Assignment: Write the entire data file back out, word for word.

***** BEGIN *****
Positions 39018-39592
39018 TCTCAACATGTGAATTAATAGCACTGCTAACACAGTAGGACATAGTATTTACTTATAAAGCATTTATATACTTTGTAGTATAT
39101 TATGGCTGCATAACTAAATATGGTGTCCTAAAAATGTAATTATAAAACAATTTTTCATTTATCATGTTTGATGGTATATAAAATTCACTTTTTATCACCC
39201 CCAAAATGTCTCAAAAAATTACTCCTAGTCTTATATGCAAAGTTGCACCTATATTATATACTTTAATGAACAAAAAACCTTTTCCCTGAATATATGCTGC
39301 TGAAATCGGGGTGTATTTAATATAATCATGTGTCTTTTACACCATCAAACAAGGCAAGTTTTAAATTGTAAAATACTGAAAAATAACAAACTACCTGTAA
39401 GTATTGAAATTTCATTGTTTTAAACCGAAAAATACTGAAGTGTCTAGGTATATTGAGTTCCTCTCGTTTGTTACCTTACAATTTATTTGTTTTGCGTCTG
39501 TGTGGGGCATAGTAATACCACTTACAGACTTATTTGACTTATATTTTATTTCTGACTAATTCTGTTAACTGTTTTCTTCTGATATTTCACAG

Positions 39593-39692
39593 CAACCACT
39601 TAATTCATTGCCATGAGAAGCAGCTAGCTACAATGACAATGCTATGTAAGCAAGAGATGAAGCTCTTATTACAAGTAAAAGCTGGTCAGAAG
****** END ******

Positions 39018-39592
39018 TCTCAACATGTGAATTAATAGCACTGCTAACACAGTAGGACATAGTATTTACTTATAAAGCATTTATATACTTTGTAGTATAT
39101 TATGGCTGCATAACTAAATATGGTGTCCTAAAAATGTAATTATAAAACAATTTTTCATTTATCATGTTTGATGGTATATAAAATTCACTTTTTATCACCC
39201 CCAAAATGTCTCAAAAAATTACTCCTAGTCTTATATGCAAAGTTGCACCTATATTATATACTTTAATGAACAAAAAACCTTTTCCCTGAATATATGCTGC
39301 TGAAATCGGGGTGTATTTAATATAATCATGTGTCTTTTACACCATCAAACAAGGCAAGTTTTAAATTGTAAAATACTGAAAAATAACAAACTACCTGTAA
39401 GTATTGAAATTTCATTGTTTTAAACCGAAAAATACTGAAGTGTCTAGGTATATTGAGTTCCTCTCGTTTGTTACCTTACAATTTATTTGTTTTGCGTCTG
39501 TGTGGGGCATAGTAATACCACTTACAGACTTATTTGACTTATATTTTATTTCTGACTAATTCTGTTAACTGTTTTCTTCTGATATTTCACAG

Positions 39593-39692
39593 CAACCACT
39601 TAATTCATTGCCATGAGAAGCAGCTAGCTACAATGACAATGCTATGTAAGCAAGAGATGAAGCTCTTATTACAAGTAAAAGCTGGTCAGAAG